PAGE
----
South Florida Hospital News
Thursday May 24, 2018
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May 2018 - Volume 14 - Issue 11

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Alimony: What Is It And How Long Do I Have To Pay It?

Alimony is financial support given from one spouse to another. Financial support could be money paid from one spouse to the other or in-kind payments made by one spouse to another, such as direct payment of the mortgage each month. There are several types of alimony in Florida: temporary, bridge-the-gap, rehabilitative, durational, permanent periodic, and lump sum. How do you know what type of alimony is right for your family? Temporary alimony is the support paid while the divorce case is pending. In Florida, families are expected to maintain the status quo until a final resolution has been reached or a Final Judgment of Dissolution of Marriage is entered. Typically, in marriages of less than 7 years, the presumption is against permanent alimony absent extenuating circumstances, and the Court can award up to 2 years of alimony to be paid, called bridge-the gap alimony, depending on the facts and circumstances. In marriages of between 7 and 17 years, the Court can award rehabilitative alimony, which is alimony for the period of time it takes for the recipient spouse to train into a profession that will allow them to be self-supporting, or durational alimony, which can be as many years as the length of the marriage. For marriages over 17 years, the presumption is for permanent periodic alimony, unless facts and circumstances determine otherwise. Lump sum alimony is awarded under certain special circumstances such as when one spouse refuses to help support the other and the Court believes that spouse will continue to shirk their financial obligations to the other spouse. 

Determining the amount of alimony paid by one spouse to the other requires an evaluation of a combination of factors enumerated in the alimony statute. First, however, a determination of whether one spouse has a need and the other spouse has an ability to pay must be made. If neither spouse requires alimony to support their post-divorce household, alimony will not be awarded to either spouse. One spouse may demonstrate a need based upon living expenses and his/her monthly income, but if the other spouse does not have an ability to pay alimony, alimony cannot be awarded. If one spouse demonstrates a need for alimony, and the other spouse can pay some or all of that need, then alimony will be awarded in the amount either the receiving spouse needs or in the amount the paying spouse can afford to pay.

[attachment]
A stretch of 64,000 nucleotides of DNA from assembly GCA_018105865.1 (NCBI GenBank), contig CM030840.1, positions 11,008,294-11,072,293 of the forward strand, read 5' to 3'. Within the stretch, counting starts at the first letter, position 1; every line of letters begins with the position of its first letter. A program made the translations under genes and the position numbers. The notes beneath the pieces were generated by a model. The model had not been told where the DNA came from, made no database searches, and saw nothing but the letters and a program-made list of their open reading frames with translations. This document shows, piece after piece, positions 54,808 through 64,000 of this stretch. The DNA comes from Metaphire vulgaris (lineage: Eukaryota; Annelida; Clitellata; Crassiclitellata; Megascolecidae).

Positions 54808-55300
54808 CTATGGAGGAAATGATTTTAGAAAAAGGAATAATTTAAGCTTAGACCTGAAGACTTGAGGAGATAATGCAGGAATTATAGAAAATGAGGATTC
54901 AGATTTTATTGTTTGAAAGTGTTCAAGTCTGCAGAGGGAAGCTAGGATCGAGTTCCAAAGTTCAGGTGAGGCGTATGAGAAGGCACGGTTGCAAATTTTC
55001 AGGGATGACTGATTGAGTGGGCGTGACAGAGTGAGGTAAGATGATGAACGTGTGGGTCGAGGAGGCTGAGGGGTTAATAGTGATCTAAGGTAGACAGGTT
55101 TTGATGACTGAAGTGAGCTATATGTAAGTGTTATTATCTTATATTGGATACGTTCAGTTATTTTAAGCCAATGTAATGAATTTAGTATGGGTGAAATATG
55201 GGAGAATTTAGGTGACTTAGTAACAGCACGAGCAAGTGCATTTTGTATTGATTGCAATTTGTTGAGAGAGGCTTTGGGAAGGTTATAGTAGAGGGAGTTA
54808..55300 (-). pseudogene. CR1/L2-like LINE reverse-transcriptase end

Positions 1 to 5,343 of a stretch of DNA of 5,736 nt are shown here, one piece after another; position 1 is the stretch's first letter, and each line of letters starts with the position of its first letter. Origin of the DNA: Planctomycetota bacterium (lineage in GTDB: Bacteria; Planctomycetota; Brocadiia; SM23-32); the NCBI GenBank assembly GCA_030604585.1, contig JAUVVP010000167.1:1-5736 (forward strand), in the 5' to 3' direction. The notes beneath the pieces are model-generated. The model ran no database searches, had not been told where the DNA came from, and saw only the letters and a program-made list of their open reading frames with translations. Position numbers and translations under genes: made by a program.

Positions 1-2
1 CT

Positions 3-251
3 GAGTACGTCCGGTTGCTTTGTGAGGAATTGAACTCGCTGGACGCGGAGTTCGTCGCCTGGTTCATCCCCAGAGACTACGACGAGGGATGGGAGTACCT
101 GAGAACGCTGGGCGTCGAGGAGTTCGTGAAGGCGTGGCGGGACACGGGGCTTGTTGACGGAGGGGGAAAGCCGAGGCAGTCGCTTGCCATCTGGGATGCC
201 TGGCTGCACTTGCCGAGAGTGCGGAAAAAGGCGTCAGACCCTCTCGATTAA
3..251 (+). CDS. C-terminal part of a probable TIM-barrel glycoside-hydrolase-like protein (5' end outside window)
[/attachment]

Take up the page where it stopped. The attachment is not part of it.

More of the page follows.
In order to calculate alimony, income for each spouse must be determined. If a spouse refuses to become employed, or willfully reduces his or her income during the divorce process to avoid alimony obligations, the Courts can and will impute income to that spouse. Courts can also consider other factors such as the ages of any minor children, whether one spouse has been out of the work force for a substantial period of time, whether one spouse needs to remain at home to care for disabled or sick children, and other factors to do justice and equity between the spouses when determining whether alimony should be awarded and in what amount.

If you have questions about alimony, and want to discuss those questions with an attorney, call Angela R. Neave, Esquire at (954) 981-2200 for a free consultation.

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